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Careful What You Ask For

Written by Briton Ryle
Posted January 13, 2021

Running errands in the car on Sunday mornings, I tend to listen to the radio. Yeah, I have a whole bunch of records on my Spotify — funny, even with a digital streaming service where I could choose and order an infinite number of songs, this old-timer just has all the albums I love. And I listen to them that way too. I'll start with The Who's Quadrophenia or Meat Puppets II and let each song play in order, as it was intended. My kids don't get it. I try to tell them that Quadrophenia is the greatest rock 'n roll album of all time, and that to pick and choose songs is like being satisfied with just catching a glimpse of The Mona Lisa, or having just a sip of 1989 Dunn Howell Mountain Cabernet.

Some things... you gotta take them all in. You gotta close your eyes and let them just wash over you.

Now, I'm driving, so closing my eyes for full effect isn't a great plan. So it's the radio. Plus, these days, I am starved for human contact and sports talk radio is damn close to an actual conversation.

Sometimes though, I'm out and about before the sports talk guys come on, and I get subjected to the money-talk dingwads. These guys are one-trick ponies. They wanna sell some kind of annuity product that guarantees a fairly pitiful return on your money. The 4% doesn't change, the product doesn't change, and so the conversation is pretty much the same on any given Sunday.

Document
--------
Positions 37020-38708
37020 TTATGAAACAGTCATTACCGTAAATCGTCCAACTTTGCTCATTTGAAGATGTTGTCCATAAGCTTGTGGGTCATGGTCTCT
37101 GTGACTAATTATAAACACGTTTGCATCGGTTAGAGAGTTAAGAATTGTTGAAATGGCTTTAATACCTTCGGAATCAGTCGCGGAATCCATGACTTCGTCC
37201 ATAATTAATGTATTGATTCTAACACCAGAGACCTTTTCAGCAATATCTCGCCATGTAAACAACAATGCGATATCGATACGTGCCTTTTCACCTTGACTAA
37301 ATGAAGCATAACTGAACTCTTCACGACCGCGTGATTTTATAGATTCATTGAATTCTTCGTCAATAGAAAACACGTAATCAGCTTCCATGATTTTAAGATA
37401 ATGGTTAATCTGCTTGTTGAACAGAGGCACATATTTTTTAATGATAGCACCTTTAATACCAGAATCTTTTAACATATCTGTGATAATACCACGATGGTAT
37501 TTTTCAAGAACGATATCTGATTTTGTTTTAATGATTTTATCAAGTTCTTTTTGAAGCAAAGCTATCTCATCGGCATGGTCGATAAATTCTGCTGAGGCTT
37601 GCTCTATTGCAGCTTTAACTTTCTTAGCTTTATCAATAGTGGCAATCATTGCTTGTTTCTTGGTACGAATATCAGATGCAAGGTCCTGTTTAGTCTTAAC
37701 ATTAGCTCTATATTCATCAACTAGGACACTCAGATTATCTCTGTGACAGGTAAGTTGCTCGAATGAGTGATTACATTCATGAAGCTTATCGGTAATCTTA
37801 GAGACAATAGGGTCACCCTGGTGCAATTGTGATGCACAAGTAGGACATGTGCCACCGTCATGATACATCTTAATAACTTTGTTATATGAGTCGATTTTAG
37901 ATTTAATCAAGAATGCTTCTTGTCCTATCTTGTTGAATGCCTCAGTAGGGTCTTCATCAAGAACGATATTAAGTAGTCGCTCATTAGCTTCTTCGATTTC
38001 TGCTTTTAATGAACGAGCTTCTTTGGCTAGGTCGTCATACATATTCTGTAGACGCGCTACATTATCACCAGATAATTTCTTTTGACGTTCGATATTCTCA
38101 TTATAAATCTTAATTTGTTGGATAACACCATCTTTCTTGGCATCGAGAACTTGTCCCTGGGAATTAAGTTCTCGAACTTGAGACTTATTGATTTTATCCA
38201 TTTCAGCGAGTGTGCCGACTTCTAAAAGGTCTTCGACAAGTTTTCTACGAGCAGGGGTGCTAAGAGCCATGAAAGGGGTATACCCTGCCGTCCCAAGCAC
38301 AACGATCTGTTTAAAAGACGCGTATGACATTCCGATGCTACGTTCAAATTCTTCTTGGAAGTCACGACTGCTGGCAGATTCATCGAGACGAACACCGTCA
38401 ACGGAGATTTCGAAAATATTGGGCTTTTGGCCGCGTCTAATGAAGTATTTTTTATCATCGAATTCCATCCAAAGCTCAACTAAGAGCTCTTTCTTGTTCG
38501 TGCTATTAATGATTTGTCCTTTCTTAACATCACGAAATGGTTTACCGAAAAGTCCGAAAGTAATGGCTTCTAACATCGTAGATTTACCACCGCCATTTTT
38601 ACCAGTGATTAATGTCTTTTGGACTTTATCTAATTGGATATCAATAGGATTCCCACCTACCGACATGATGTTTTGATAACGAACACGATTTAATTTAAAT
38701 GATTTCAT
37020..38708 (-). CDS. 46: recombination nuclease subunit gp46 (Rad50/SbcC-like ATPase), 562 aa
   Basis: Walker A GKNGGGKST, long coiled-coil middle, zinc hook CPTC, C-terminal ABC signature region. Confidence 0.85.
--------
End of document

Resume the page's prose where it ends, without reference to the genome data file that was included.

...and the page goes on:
A few weeks back, they had a story that left me stunned. The set-up went like this: A couple of years prior, they had a prospective client that had amassed an $8 million nest egg. The couple wanted to "lock that in" — invest it so they could live off the interest and leave that $8 million to their kids. 

Now, these chuckleheads were slapping each other on the back about what a great job they had done for this family. To me, what they had done was borderline criminal, and I was so stunned that they were bragging about it, I nearly drove my car into a tree.

Careful What You Ask For...

For demonstration's sake, let's say these clients got "help" with their money sometime in 2018. The high for the S&P 500 in 2018 was 2,940.91. Yesterday, the S&P 500 closed at 3,801.19. From its highs in 2018, it's up 29.2%. That $8 million in a simple S&P 500 ETF would be worth $10,336,000 today. That family missed out on a $2,336,000 gain on their money!

Go back to 2017, and the story just gets worse. I found myself feeling sad for this family as if some curse had led them into the lair of terrible financial advice. 

Because advisors like the ones clogging up my Sunday morning radio aren't "advisors" at all. They aren't analysts, they don't do research, and they don't manage money. They are salesmen. They sell financial products — like annuities — that were created by somebody else. You can bet that "somebody else" is making more off of that money than this poor family. And you can also bet the financial advisors salesmen are taking a healthy cut of this family's money in the form of a commission.